• Peter G @ Souvlaki For The Soul April 8, 2010 at 6:38 am

    ohh! Looks brilliant Matt! How about using it as a topping for some home made pizza?

  • china sim card April 8, 2010 at 7:21 am

    This dish is the style which i like .So ,i want to eat it very much.

  • Alan April 8, 2010 at 4:10 pm


  • kathy April 8, 2010 at 4:47 pm

    Ahcan I have some for my sandwich. It looks so delicious. 🙂

  • Angela April 9, 2010 at 1:56 am

    Hello Matt, stumbling upon your blog has You are such a talented cook and photographer! And, the salami looks damn good. 🙂

  • April 9, 2010 at 10:00 am

    I’ve become a huge fan of charcuterie since moving to France and that is one delicious-looking saucisson!

  • Andrea @ Fork Fingers Chopsticks April 10, 2010 at 12:29 am

    I’d love to eat it but I’m still reluctant to undertake charcuterie. Thanks for sharing your experience and the long-awaited result!

  • papawow April 10, 2010 at 4:09 pm

    Feel free to send me some, I won’t mind! Sounds delicious, one day I may gather the cajones to try this myself. Thanks for the reassurance that real people can cure meat too (it seems like a dark art that is dangerous and taboo). Let’s make sure thousands of years of knowledge don’t slip through a generation. Thanks for sharing!

  • hank April 10, 2010 at 4:13 pm

    Glad you finally got to taste (and liked) my recipe! Yep, it is heavy on the bay, but I like that. I’ve been bad this year — haven’t made any. That’ll change soon I hope…

  • Susan April 12, 2010 at 4:50 am

    ummm, hello. Looks soooo yummy!!

  • zenchef April 12, 2010 at 9:29 pm

    Pffeww.. you live too far, Matt. I want to be on the tasting team!
    This is a beautiful thing. Truly. Beautiful.

    Open the shop, already! (i believe you this time)

  • Brian Asis April 13, 2010 at 3:02 am

    I was suprised that the salami was wrapped in beef intestine, I thought it was cheese cloth. Just love how the salami looks!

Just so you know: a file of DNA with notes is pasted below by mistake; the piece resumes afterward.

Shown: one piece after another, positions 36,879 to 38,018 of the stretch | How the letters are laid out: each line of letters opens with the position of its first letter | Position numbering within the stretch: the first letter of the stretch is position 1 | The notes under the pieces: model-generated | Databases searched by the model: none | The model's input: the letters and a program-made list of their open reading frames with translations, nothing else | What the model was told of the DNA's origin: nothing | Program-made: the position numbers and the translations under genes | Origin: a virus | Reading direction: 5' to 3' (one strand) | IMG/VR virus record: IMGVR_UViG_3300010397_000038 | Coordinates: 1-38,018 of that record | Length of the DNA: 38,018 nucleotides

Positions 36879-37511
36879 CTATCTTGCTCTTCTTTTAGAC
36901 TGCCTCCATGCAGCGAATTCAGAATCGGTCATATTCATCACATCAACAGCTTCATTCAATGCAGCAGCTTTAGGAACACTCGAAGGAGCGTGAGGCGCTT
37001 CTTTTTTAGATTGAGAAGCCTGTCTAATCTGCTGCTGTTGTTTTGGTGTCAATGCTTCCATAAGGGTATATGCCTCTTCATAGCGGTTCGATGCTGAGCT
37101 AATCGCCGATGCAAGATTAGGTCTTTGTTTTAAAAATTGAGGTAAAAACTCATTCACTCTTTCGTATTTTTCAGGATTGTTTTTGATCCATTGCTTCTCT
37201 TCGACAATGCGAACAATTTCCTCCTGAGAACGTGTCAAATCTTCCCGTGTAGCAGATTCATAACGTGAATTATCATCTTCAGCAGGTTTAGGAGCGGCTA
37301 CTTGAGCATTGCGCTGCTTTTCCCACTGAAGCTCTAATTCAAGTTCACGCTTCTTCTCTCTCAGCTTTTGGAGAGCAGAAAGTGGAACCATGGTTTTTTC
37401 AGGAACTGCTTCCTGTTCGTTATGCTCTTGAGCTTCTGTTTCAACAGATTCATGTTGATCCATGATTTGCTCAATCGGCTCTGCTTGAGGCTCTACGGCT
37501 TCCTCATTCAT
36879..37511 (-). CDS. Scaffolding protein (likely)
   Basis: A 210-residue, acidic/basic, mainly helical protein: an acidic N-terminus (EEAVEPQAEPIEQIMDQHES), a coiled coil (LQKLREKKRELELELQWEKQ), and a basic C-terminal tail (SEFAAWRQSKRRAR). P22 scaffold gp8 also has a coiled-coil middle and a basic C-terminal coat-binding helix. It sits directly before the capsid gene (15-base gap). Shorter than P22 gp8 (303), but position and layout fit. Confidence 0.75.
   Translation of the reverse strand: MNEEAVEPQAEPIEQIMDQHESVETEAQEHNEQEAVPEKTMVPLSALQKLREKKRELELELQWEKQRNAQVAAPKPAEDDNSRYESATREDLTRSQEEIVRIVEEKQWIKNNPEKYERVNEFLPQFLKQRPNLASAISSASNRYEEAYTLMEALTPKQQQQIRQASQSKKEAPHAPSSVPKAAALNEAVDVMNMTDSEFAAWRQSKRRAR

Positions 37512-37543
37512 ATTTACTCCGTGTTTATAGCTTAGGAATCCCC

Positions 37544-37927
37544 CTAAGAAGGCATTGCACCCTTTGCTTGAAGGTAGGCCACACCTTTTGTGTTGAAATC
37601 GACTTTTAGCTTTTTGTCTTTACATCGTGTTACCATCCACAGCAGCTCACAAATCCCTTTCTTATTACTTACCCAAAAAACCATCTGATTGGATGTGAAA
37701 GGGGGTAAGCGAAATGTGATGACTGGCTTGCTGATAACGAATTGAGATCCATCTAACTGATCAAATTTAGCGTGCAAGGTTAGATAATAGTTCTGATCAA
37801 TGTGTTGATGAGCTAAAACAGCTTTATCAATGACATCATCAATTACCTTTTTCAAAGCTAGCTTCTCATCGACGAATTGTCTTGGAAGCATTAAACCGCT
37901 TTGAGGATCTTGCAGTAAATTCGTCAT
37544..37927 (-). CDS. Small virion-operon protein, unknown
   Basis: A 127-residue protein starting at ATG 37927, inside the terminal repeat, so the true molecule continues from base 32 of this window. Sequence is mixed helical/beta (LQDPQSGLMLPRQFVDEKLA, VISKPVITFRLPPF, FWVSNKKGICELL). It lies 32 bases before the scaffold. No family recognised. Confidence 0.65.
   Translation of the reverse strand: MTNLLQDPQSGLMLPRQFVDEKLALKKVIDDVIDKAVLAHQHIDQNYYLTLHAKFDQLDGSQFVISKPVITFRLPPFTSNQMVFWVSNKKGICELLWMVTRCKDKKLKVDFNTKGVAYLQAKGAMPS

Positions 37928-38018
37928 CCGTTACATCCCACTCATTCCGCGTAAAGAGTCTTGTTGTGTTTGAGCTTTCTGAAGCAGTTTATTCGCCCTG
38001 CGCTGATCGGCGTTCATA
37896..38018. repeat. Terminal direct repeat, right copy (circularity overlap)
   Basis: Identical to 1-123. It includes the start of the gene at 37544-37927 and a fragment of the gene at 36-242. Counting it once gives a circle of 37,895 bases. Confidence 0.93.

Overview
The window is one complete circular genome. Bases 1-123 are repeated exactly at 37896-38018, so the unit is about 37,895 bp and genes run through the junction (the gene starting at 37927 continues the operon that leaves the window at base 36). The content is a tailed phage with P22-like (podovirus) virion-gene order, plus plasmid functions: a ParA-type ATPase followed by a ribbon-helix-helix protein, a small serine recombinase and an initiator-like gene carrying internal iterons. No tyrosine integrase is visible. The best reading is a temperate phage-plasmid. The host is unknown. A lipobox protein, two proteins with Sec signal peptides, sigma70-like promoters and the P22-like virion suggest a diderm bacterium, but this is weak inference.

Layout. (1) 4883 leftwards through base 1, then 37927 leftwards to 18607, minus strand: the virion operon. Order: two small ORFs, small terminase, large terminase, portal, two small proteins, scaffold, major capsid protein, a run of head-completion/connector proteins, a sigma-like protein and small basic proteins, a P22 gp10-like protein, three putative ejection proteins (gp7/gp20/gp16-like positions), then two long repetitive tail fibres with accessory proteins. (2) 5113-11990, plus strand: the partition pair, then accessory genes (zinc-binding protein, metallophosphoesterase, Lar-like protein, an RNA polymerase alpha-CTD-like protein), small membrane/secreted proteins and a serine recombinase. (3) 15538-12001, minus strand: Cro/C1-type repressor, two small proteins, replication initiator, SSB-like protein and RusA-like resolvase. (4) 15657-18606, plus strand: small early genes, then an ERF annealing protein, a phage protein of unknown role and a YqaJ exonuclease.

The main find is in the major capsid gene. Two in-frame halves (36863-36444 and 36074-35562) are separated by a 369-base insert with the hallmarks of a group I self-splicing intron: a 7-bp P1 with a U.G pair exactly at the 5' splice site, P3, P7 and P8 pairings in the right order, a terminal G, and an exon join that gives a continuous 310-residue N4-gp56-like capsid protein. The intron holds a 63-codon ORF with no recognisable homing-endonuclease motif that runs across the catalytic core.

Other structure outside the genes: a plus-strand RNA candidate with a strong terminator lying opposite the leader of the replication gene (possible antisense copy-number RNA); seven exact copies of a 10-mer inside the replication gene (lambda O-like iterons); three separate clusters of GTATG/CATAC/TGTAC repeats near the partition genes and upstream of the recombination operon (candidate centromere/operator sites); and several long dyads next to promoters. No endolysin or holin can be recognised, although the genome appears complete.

• Peter Bagi April 16, 2010 at 6:33 am

    Looks amazing! great job

  • Kenny Beyersdorf April 20, 2010 at 6:40 am

    It looks perfect. I can’t wait to get together and do some sampling.
    Heading to Napa Thursday – Next week might be the week we’re gonna have to meet-up for some tasting.

  • pixen April 24, 2010 at 4:15 am

    oooh yes…good idea to open charcuterie shop! Please do consider! You really made me craving for it! :’-( Over here it’s so difficult to find quality charcuterie …sigh.. But like you one day I hope to make my own provided I can find the ingredients and expertise to pitch in 😀 Congratulations to your success…as always practice made perfect…

  • Andre May 26, 2010 at 8:49 pm

    Matt, first a great thank you for sharing your charcuterie experiences and passion. I am a Chef by trade and will start doing my own charcuterie in the fall . I am so excited and grateful at the same time to you guys in cyberland as the charcuterie making rookies like me get to learn from and avoid ( hopefully ) the mistakes you’ve made along the way. I have a few Chefs I know who are interested in doing what you do also but it is a bit complicated at the commercial level with all the rules that must be followed. I’ll keep you posted.

  • Mike September 7, 2010 at 5:29 pm

    Congrats on that great looking salami!

    I love dry cured sausages and after making my own fresh and smoked sausages for years I really have to step up and give this a shot.